We have also considered the other factors articulated in Branch. Here, [*21] the prosecution used its first four strikes to remove black prospective jurors and its fifth strike to remove a white juror who indicated that the circumstantial evidence would have to be overwhelming for him to vote to convict. It then used its next nine strikes to remove black prospective jurors and used it final two to remove white prospective jurors who it stated, had had prior misdemeanor or traffic offenses. The State used 12 of its 15 strikes to remove black veniremembers. We consider this relevant when examining the merits of this Batson claim. Ex parte Thomas, 659 So. 2d 3 (Ala.), on remand, 654 So. 2d 14 (Ala.Crim.App. 1994).
This Court is aware of only one conviction that was reversed because the Russell County district attorney' s office had violated the principles of Batson. See Owens v. State, 531 So. 2d 22 (Ala.Crim.App. 1987). The voir dire in this case covered portions of five volumes of the record. It appears that the jurors were questioned equally about their views concerning capital punishment; however, there is no discussion concerning any prospective jurors' prior misdemeanor offenses or traffic offenses. [*22] Thus, the voir dire provides no support for some of the reasons advanced by the prosecution. From the record it appears that the prosecutor engaged in disparate treatment when striking Yancey's jury.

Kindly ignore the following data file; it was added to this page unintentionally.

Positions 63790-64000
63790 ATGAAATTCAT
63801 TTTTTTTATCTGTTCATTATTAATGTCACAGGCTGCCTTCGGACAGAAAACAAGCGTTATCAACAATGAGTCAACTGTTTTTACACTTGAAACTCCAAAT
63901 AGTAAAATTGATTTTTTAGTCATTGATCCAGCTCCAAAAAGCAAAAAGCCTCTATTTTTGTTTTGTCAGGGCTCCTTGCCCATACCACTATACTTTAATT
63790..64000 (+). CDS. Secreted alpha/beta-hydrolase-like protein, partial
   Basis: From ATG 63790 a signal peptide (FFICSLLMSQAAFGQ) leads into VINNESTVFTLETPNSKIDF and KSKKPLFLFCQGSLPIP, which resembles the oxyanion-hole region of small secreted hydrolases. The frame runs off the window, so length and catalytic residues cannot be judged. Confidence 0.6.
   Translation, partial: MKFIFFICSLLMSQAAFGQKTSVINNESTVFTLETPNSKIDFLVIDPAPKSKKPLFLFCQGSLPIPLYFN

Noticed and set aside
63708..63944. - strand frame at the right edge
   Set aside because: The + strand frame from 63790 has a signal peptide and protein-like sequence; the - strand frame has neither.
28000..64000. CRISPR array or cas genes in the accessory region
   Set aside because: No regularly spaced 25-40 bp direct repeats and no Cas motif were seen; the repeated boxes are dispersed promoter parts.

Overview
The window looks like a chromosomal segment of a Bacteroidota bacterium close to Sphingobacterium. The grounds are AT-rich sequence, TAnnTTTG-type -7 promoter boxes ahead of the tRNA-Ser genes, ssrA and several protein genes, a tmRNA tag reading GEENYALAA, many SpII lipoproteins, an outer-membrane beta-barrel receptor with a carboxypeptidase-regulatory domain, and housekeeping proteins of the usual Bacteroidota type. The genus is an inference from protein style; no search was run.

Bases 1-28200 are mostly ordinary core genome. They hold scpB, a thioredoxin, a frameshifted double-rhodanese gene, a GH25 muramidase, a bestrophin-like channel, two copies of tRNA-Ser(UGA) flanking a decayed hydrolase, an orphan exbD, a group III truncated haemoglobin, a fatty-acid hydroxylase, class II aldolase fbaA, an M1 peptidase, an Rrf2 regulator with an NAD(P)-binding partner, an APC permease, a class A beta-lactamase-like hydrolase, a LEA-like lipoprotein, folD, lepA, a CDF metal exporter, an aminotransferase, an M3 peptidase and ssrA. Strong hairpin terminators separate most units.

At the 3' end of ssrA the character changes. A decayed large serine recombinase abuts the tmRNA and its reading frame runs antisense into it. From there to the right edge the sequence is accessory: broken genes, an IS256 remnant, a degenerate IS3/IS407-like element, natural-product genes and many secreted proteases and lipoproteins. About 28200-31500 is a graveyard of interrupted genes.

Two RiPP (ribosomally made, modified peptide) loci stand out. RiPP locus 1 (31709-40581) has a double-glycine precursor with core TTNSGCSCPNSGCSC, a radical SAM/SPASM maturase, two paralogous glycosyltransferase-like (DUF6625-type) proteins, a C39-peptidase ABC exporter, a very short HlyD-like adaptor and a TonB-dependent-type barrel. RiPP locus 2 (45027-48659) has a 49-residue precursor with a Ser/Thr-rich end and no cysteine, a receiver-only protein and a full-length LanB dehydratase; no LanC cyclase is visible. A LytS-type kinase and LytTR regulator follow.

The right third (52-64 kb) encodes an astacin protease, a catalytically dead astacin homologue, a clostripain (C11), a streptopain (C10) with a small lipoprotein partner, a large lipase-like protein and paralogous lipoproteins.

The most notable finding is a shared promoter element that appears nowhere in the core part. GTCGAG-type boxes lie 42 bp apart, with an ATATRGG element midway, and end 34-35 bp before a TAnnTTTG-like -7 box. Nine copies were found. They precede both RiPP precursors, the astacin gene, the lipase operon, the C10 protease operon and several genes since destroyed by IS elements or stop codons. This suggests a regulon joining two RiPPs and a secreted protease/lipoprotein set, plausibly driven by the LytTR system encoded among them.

This Court will reverse a trial court's ruling on a Batson objection if it is clearly erroneous. Ex parte Drinkard, [Ms. 1980662, April 21, 2000] So. 2d , 2000 Ala. LEXIS 152 (Ala. 2000); Farrior v. State, 728 So. 2d 691 (Ala.Crim.App. 1998); Brown v. State, 705 So. 2d 871 (Ala.Crim.App. 1997); Owens, supra. A ruling is clearly erroneous if a reviewing court is left with the belief that a mistake has been committed. See Owens. The record supports Yancey's claim that a mistake has been committed; therefore, the trial court's ruling was clearly erroneous.
For the foregoing reasons, Yancey's conviction and his sentence to death are due to be reversed. This case is remanded to the Circuit Court for Russell County for proceedings consistent with this opinion.
Prowell v. StateIndiana (guilt & penalty phase mitigation; Ake; IAC guilt & penalty phase) "Prowell argues that his trial counsel were ineffective at the guilt phase on four grounds: (1) inadequate factual mitigation investigation; (2) inadequate development of expert testimony; (3) failure to form and execute a reasonable trial strategy; and (4) violations of Criminal Rule 24. . . . It is sufficient that there is a reasonable probability that this is the case, and we have no doubt that this showing was easily made. "